Growing with Intention

This article was originally published at the She Talks Asia Storybank for December 2017.

Cheryl Strayed once wrote in her advice column that “The best thing you can possibly do with your life is to tackle the motherf*#king shit out of it.”

When I was in my 20s, there was nothing more frightening to me than genuine self reflection. I had become an expert on using hyperproductivity to drown out a haunting voice that my life looks wonderful and deceptively noble on the surface, but pockmarked with insecurities and falseness upon closer inspection. 

Alas, life would eventually force me to see that escapism leads nowhere but the cruel sentence of repeating one’s painful mistakes over and over again. At my lowest point, I was left with no choice but to go inwards.

Enduring the tedious, and often heartbreaking process of introspection had eventually gifted me with the strength to brutally confront my past, the courage to be accountable to the good and bad choices I’ve made, and the kindness to let go of my long-held beliefs about the perfect life I should’ve, would’ve, and could’ve had. I filled up three journals with a decade’s worth of bottled up emotions and repressed edification. Putting one’s story into words was not only liberating, it also felt as if I had suddenly found an inner well of security and resilience.


As another year comes to an end, I encourage you to take some time to reacquaint yourself with how you spent your time and energy the past 365 days. A question I’d like to leave you with is something I found really helpful for my own self-reflection, and originally inspired by a  conversation I had with a wise, silver-haired priest I met while waiting in line for a bookshop to open. 

Try to ask yourself;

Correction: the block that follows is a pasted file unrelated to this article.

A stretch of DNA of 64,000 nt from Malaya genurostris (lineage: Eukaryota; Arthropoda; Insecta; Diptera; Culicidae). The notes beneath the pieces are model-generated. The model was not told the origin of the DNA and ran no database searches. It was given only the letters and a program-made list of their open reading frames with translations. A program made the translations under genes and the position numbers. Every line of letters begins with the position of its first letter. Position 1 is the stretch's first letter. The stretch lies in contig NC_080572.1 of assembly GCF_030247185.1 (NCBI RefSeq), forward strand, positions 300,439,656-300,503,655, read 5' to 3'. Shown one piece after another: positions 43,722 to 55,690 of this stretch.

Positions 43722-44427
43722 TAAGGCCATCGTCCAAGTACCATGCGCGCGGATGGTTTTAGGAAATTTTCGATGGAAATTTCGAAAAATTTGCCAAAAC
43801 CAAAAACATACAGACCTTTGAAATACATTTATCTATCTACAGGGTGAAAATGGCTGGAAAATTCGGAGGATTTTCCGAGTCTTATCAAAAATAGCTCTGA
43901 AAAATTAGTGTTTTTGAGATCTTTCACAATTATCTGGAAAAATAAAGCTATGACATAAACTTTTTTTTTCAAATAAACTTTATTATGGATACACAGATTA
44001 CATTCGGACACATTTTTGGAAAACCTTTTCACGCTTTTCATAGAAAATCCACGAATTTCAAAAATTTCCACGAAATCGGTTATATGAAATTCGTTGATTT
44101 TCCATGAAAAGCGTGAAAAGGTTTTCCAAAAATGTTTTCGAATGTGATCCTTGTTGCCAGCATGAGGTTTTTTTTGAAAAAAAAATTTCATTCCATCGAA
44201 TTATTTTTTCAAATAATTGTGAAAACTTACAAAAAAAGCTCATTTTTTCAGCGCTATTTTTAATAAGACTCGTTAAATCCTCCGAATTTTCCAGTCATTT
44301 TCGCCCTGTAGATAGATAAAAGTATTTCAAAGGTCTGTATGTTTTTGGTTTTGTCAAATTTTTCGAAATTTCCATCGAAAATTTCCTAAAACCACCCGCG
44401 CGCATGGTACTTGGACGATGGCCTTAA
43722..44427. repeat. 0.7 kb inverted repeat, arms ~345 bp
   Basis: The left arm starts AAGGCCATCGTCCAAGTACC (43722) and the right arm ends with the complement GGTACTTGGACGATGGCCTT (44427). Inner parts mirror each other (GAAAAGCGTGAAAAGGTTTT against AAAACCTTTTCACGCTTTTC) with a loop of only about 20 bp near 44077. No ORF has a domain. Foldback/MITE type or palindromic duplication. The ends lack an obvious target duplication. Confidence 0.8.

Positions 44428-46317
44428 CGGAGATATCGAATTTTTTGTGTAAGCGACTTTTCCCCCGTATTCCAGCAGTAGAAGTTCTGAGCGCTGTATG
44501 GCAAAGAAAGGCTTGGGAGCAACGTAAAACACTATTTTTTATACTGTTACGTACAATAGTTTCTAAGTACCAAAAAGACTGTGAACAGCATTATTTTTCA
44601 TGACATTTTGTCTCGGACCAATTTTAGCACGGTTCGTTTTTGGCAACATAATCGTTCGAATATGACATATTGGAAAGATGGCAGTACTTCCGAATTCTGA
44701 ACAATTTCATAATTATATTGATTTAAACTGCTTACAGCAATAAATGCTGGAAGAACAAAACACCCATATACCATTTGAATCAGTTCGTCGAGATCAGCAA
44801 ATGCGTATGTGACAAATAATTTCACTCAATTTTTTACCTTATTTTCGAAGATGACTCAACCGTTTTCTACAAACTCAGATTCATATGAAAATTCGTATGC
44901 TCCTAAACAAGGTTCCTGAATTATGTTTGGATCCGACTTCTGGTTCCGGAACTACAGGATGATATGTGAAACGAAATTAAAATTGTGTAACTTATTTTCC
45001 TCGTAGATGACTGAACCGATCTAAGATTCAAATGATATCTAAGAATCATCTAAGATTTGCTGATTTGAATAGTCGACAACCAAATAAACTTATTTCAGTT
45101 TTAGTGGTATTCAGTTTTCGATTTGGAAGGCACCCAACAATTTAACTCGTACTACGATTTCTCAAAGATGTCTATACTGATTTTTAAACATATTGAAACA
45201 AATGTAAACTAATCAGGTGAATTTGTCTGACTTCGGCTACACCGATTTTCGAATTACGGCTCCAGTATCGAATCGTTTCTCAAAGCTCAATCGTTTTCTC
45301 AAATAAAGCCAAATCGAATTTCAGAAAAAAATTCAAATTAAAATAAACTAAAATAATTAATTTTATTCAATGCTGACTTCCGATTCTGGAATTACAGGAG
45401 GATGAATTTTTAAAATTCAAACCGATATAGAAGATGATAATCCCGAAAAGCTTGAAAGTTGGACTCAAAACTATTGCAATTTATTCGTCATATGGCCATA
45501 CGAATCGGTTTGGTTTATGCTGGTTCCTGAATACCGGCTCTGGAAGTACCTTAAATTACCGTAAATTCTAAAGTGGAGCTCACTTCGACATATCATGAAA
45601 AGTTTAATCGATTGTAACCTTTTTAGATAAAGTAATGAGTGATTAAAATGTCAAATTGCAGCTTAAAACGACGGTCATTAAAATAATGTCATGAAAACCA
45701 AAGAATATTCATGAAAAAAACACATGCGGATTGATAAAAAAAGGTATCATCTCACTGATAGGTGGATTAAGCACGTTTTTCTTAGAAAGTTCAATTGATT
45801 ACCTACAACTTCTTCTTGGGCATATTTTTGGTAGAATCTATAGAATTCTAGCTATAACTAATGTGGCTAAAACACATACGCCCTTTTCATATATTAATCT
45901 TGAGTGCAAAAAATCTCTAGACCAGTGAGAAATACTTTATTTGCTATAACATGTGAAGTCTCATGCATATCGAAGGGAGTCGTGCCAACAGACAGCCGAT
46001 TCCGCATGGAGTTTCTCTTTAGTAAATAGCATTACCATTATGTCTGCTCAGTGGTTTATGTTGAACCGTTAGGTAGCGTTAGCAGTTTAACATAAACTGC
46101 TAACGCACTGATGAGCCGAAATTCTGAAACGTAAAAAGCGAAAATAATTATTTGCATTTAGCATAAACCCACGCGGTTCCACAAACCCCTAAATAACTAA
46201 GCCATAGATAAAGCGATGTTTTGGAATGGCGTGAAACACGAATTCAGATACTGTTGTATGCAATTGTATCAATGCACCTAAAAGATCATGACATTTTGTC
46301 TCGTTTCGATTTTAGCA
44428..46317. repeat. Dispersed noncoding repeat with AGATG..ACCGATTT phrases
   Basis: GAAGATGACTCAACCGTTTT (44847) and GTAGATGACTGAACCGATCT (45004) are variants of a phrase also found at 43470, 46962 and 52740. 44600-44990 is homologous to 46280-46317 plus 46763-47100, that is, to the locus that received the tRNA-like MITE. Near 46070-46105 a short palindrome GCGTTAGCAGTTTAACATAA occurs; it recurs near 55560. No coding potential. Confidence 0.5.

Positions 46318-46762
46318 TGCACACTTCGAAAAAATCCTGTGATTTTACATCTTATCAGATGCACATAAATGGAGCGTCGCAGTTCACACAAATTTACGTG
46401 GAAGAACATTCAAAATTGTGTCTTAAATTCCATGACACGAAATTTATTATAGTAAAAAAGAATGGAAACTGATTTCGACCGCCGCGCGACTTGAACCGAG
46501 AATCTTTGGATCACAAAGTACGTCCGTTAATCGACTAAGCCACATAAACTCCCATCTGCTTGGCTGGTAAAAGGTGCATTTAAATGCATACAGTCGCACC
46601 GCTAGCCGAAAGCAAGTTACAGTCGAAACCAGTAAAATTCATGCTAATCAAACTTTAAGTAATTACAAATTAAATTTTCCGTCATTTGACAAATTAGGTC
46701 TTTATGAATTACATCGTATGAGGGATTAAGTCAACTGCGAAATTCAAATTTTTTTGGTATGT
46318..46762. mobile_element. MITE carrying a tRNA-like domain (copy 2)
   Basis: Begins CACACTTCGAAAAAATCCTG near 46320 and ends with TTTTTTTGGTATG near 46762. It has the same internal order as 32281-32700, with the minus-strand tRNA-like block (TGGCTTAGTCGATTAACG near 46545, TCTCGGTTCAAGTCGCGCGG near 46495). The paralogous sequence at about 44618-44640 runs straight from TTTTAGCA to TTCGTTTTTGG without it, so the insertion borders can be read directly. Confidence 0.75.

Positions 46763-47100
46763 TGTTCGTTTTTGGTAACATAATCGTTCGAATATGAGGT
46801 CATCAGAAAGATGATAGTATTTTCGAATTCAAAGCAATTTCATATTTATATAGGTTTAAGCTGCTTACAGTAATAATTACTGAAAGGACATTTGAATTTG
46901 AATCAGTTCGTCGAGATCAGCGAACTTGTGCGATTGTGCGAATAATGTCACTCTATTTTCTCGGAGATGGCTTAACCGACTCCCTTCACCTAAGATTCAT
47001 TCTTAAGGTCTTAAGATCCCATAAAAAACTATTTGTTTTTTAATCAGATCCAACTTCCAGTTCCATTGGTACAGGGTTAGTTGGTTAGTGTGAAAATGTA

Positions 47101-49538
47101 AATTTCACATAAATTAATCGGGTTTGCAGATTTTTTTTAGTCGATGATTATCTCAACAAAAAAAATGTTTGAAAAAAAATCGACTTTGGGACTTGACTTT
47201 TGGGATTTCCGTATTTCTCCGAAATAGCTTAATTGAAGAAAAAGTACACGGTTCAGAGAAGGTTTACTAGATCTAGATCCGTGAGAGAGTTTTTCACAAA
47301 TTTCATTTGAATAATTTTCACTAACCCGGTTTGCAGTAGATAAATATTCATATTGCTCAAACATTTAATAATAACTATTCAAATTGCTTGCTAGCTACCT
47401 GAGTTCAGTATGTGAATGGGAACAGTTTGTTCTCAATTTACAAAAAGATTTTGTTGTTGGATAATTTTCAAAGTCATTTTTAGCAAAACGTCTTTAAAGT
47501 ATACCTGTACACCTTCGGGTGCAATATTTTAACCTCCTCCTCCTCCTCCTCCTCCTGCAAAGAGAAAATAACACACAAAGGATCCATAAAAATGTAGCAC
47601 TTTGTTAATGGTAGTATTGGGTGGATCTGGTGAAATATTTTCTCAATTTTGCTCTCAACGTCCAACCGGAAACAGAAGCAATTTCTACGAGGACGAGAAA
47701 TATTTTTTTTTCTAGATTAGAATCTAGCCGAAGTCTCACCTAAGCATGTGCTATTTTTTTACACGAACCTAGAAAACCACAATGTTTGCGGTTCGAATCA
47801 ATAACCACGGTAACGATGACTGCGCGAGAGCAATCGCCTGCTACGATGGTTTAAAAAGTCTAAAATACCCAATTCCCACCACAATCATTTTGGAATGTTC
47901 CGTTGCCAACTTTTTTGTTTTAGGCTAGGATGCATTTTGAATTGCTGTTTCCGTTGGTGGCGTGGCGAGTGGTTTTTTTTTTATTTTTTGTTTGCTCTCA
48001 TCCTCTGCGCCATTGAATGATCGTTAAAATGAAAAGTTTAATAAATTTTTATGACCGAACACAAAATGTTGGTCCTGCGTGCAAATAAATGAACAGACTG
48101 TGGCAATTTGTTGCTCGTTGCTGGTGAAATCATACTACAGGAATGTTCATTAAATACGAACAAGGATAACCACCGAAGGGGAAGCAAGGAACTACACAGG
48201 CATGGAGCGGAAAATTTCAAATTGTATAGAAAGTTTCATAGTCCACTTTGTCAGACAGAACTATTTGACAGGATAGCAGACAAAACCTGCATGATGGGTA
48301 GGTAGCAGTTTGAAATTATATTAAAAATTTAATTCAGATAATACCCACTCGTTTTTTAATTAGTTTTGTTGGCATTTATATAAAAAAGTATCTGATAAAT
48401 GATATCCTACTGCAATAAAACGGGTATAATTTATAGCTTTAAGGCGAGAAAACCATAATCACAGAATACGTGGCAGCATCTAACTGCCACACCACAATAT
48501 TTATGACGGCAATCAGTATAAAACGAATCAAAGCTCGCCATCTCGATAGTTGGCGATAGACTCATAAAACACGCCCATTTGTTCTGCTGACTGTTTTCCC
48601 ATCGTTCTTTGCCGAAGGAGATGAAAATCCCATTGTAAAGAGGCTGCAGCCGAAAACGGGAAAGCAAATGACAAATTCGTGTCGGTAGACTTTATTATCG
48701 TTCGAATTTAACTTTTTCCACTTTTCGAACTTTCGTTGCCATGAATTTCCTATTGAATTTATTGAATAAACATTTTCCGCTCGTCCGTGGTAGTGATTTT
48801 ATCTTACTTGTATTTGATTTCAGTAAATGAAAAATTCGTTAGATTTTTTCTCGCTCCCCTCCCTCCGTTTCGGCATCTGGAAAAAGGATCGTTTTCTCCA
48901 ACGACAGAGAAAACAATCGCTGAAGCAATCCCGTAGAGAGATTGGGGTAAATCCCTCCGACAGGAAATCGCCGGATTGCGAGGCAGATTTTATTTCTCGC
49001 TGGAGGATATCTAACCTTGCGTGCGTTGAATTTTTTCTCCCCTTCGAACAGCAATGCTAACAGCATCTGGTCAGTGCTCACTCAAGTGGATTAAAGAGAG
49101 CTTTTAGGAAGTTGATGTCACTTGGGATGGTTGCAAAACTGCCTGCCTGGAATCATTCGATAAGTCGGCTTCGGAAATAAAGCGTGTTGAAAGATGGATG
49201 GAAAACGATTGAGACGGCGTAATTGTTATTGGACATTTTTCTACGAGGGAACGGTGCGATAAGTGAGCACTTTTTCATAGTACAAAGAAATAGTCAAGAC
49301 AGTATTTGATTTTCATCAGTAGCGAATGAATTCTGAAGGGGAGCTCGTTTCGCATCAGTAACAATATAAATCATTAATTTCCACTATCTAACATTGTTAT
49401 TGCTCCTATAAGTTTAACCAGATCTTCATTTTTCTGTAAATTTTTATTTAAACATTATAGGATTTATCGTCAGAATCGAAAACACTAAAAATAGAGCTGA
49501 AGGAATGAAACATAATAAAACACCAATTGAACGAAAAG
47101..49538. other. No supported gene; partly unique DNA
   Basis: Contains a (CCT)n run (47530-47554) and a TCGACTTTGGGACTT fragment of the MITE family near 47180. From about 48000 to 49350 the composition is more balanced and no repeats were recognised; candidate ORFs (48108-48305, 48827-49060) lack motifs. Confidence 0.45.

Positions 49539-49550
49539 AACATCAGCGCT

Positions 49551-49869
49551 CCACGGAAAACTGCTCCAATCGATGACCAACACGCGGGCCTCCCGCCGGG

While it’s easy to say that the search to be happy does not give anyone the permission to be an a$$hole, I find that it is far more difficult to put this principle into practice. We can get better at it though by revisiting our intentions- were there times when I sought personal joy at the expense of someone else’s? What are the decisions I made that I am most proud of, and which are the ones I wish I could change? How can I purify my pursuit of happiness next year?

If you find yourself bogged down by impatience, denial, or fear, acknowledge it but don’t let it stop you. Draw perseverance from the fact that if no one else can live your life for you, no one can learn the lessons for you either. Trust that when you understand yourself better, you’ll feel more grateful about how your past has contributed to your becoming. You’ll come out of this exercise more conscientious- aware that every decision you make, including the seemingly trivial ones, are helping form your present and your future. 

Write. Not just as a way to release, but also to record accurately the insights you’ve discovered ingrained in your experiences. Whenever I read my journals, I always find myself surprised by the bits of wisdom I managed to capture. These lessons never cease to serve me,  bringing me much needed light during difficult confusing moments in my life.

There is a beautiful Ethiopian proverb that goes, He who learns, teaches. If your journey of self-reflection gives birth to stories you think others could learn from, we encourage you to share them with us through the She Talks Story Bank (. The power of stories to educate and persuade cannot be stressed enough. All over, we see how the world is finally being held accountable by the women who bravely broke their silence. 

May our stories add fuel to this reckoning, and may they embolden more women to expand the collective narrative.